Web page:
Following on from other work with Graeme Riley’s Transfer Price Index, which was developed especially for The Tomkins Times, this is the list of all of Liverpool’s Premier League signings, and how much they cost in “today’s money”. Subscribers can also download a PDF of the entire TPI database, which contains the signings of every club between 1992 and 2010.
Explanation of Data
The Key below explains what the different columns refer to. CTPP (Current Transfer Purchase Price) is the crux of Graeme’s system; it takes yearly transfer inflation, worked out in the same way as the Retail Price Index (i.e. based on the average of all purchases), and applies it to each transferred player to give a 2010 value.
It also shows the Relative Transfer System I developed for Dynasty: 50 Years of Shankly’s Liverpool, which lists the original fee as a percentage of the English transfer record at the time.
Each player is listed multiple times, once for every season spent at a club. This then allows us to examine ‘Utilisation’, which takes that current value, and lists the proportion of that money in relation to games started. In other words, if you have a £30m player on your books, did you get the value of a £30m player in that campaign? (Obviously investment in players is not confined to one season.) With this data, we can see (at a later date) if the costliest squads were necessarily the most expensive in terms of Utilisation.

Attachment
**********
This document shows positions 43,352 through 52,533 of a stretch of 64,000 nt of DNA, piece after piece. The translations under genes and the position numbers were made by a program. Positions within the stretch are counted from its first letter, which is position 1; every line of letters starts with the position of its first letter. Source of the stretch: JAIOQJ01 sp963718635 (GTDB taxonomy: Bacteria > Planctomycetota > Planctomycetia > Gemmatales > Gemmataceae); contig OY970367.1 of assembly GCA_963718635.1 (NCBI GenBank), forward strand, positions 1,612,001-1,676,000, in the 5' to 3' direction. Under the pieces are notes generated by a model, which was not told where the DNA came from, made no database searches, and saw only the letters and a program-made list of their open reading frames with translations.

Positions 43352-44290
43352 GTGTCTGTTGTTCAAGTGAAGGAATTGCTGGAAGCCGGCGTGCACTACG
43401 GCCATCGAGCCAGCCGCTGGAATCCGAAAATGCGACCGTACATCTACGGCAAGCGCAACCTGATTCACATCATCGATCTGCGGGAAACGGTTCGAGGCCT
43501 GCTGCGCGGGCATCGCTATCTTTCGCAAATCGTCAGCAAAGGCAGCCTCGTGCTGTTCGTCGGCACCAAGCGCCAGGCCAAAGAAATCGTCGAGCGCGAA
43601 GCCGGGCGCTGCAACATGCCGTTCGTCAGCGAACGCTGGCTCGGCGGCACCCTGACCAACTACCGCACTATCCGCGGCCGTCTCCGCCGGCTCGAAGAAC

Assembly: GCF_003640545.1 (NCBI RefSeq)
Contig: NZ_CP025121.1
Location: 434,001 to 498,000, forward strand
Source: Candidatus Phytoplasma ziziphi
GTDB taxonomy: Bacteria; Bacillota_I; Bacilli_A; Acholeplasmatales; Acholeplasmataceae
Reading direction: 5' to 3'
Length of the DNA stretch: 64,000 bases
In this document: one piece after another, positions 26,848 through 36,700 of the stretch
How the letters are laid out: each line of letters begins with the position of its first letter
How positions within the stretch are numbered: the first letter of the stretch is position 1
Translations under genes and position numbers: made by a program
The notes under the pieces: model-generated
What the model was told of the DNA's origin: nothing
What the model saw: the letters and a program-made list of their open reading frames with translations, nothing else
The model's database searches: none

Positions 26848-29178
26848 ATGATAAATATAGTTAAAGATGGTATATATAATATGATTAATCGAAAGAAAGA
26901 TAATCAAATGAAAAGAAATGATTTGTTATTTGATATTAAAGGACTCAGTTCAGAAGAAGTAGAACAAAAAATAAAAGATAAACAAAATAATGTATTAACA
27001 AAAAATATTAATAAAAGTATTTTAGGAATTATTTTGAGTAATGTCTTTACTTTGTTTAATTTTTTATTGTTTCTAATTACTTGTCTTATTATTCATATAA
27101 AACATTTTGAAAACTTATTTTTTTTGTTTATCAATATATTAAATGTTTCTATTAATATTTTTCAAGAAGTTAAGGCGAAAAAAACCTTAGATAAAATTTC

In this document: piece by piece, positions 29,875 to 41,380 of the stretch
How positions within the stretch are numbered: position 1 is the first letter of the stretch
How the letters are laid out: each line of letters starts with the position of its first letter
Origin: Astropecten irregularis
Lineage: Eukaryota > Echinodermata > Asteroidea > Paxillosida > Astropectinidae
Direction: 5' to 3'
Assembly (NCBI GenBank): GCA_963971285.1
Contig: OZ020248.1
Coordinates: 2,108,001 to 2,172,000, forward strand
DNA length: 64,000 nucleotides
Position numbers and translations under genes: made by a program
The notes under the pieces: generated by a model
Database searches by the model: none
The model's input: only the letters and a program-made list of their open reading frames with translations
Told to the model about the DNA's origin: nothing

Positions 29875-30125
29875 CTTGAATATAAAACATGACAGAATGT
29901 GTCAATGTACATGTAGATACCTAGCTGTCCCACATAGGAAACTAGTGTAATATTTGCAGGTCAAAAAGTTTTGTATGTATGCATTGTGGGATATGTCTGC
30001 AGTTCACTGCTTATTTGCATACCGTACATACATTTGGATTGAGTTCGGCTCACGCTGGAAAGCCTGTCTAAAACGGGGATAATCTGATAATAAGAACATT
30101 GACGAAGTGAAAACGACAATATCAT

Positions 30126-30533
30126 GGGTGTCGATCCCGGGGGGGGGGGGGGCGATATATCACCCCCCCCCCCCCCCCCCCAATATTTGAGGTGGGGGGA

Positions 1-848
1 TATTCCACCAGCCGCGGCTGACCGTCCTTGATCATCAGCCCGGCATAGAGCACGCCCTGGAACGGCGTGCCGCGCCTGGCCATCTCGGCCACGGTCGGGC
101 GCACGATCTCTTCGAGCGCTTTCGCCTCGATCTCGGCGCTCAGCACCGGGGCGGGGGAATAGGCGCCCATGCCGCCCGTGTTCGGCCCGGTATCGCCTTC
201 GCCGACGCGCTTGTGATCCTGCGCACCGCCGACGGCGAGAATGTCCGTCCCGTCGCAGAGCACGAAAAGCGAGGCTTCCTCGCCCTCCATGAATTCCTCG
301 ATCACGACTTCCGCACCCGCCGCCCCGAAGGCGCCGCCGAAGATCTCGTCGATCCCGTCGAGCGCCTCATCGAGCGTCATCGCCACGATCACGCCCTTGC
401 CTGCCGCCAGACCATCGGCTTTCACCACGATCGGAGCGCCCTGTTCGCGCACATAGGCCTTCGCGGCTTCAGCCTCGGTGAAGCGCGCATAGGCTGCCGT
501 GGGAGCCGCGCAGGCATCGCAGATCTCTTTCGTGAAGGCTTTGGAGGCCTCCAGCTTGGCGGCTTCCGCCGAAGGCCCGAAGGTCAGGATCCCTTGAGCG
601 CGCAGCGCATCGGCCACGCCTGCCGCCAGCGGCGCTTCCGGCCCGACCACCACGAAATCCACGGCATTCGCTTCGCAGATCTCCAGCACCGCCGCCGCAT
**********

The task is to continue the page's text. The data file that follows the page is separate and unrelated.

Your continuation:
Using the example of Xabi Alonso, the Spaniard cost £10.5m in 2004. This was 35% of the then-transfer record. But by today’s prices, that £10.5m equates to £20.5m. (To put this in perspective, some other signings around the same time now rank at £50m+.)
However, taking 2007/08 as an example – a disappointing season for him, which led to the rift with Benítez – the Spaniard only started 16 games, giving a Utilisation value of £8.6m. A year later, his Utilisation value was £14.6m.
(As the current season is incomplete, there is no Utilisation data for 2009/10.)
Notes: Players bought before 1992 have a D listed in front of their value. As the TPI does not cover pre-Premiership years, an ‘average’ inflation price is added to these players. These values are purely to help with Utilisation studies in the early years of the ‘new’ league.